In the first published enforcement action of 2020, a gastroenterology practice in Ogden, Utah, has agreed to pay a $100,000 settlement to the U.S. Department of Health and Human Services Office for Civil Rights (“OCR”) for alleged violations of the Health Insurance Portability and Accountability Act (“HIPAA”) Security Rule.

According to the Resolution Agreement entered into between Steven A Porter, M.D., P.C. (the “Practice”) and OCR, the Practice reported a breach to OCR in 2013 due to conduct by a business associate of the Practice. While investigating the breach, OCR determined that the Practice had not implemented appropriate policies and procedures to address security violations, failed to conduct a security risk analysis, and did not have reasonable and appropriate security measures in place. Further, the Practice had used an electronic health records vendor for several years without entering into an appropriate business associate agreement.

In addition to the $100,000 payment, the Practice is required to submit to a Corrective Action Plan for a two-year period. The Corrective Action Plan requires the Practice to take a series of broad measures in furtherance of HIPAA compliance, detailed below.

  1. Security Management Process. The Practice is required to conduct a security risk assessment of its information systems with respect to electronic protected health information (“PHI”). The Practice must refresh the security risk assessment at least annually and more frequently if needed to respond to environmental or operational changes. Finally, the Practice must implement a risk management plan addressing risks and vulnerabilities identified in the security risk assessment.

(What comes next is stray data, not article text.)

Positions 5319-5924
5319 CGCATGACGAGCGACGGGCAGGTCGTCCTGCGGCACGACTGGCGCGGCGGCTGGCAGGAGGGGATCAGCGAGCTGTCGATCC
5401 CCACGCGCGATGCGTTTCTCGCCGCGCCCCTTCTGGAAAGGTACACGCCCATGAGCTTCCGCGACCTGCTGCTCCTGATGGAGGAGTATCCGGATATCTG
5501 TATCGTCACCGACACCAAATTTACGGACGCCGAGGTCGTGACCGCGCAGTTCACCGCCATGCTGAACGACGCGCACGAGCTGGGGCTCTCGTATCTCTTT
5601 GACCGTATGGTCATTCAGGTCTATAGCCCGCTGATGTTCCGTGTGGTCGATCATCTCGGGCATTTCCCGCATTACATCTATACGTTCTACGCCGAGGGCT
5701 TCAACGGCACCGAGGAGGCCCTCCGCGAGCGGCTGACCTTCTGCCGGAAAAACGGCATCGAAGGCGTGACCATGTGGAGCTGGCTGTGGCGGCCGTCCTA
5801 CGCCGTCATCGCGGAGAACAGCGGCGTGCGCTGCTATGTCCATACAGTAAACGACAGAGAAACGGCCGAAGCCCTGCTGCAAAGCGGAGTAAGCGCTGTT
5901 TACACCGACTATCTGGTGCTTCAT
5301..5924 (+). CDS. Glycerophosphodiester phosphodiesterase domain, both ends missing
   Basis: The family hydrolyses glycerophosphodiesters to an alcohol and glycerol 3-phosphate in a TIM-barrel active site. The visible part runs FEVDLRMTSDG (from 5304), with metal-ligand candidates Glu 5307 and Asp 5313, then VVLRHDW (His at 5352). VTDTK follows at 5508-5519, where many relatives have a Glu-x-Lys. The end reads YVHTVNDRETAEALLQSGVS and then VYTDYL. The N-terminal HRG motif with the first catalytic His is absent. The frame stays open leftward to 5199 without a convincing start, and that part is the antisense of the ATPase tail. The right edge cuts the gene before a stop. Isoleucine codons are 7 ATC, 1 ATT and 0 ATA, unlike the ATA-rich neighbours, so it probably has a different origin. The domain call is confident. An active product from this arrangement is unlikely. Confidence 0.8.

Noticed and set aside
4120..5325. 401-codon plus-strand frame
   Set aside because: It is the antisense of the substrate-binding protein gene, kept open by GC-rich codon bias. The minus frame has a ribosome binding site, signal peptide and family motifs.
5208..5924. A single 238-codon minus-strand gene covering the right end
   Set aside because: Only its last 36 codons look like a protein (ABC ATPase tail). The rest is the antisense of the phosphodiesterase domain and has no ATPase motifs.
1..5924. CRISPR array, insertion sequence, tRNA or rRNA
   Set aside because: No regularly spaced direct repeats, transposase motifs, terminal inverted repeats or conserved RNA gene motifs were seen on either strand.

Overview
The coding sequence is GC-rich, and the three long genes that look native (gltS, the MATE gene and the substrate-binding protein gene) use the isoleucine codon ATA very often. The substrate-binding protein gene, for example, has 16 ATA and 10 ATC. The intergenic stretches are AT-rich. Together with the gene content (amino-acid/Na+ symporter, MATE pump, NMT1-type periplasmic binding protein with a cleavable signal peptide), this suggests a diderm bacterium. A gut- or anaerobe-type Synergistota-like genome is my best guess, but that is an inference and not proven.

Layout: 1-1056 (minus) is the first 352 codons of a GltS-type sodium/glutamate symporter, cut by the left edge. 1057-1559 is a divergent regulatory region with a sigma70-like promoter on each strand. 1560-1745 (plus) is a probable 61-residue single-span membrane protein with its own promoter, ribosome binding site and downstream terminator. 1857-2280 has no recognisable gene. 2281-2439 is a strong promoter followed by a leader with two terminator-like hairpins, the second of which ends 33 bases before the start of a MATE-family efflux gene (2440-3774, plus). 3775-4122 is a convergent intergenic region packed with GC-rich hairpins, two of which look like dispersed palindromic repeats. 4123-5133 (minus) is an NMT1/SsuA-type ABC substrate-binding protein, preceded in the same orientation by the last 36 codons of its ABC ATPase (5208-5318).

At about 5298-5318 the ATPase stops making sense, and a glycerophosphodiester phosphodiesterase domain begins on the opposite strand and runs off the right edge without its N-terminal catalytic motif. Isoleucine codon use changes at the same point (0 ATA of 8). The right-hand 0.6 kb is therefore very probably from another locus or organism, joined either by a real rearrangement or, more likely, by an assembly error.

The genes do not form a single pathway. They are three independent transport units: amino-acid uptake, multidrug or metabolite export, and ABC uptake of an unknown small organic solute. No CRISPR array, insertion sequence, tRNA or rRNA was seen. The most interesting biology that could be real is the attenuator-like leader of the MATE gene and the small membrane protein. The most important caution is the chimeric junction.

2. Policies and Procedures. The Corrective Action Plan further requires the Practice to adopt revised policies and procedures addressing its security management process, business associate relationships, and uses and disclosures of PHI.
  3. Training. Following adoption of the new policies and procedures, the Practice is required to conduct privacy and security awareness training of its workforce and conduct training annually going forward.
  4. Reporting. The Practice must report to OCR any violation of its policies and procedures by a workforce member.

Significantly, the Corrective Action Plan gives OCR considerable visibility into the Practice’s operations. OCR must review and approve each step, from the initial risk assessment to the training program, before the Practice can move on to the next. OCR will have oversight of workforce violations – regardless of whether they result in a technical breach of PHI that would otherwise be reportable to OCR. Finally, OCR imposed requirements for the frequency of security risk assessments and training that are not specified in the regulations, indicating that OCR believes annual reviews are appropriate.

This investigation and settlement demonstrates that OCR will not absolve small providers of their HIPAA obligations. In OCR’s press release, OCR Director Roger Severino cautions, “All health care providers, large and small, need to take their HIPAA obligations seriously. The failure to implement basic HIPAA requirements . . . continues to be an unacceptable and disturbing trend within the health care industry.” We can expect that OCR will be equally tough on small businesses that act as HIPAA business associates to providers. All covered entities and business associates should ensure that they maintain HIPAA compliance, regardless of the size or complexity of the organization.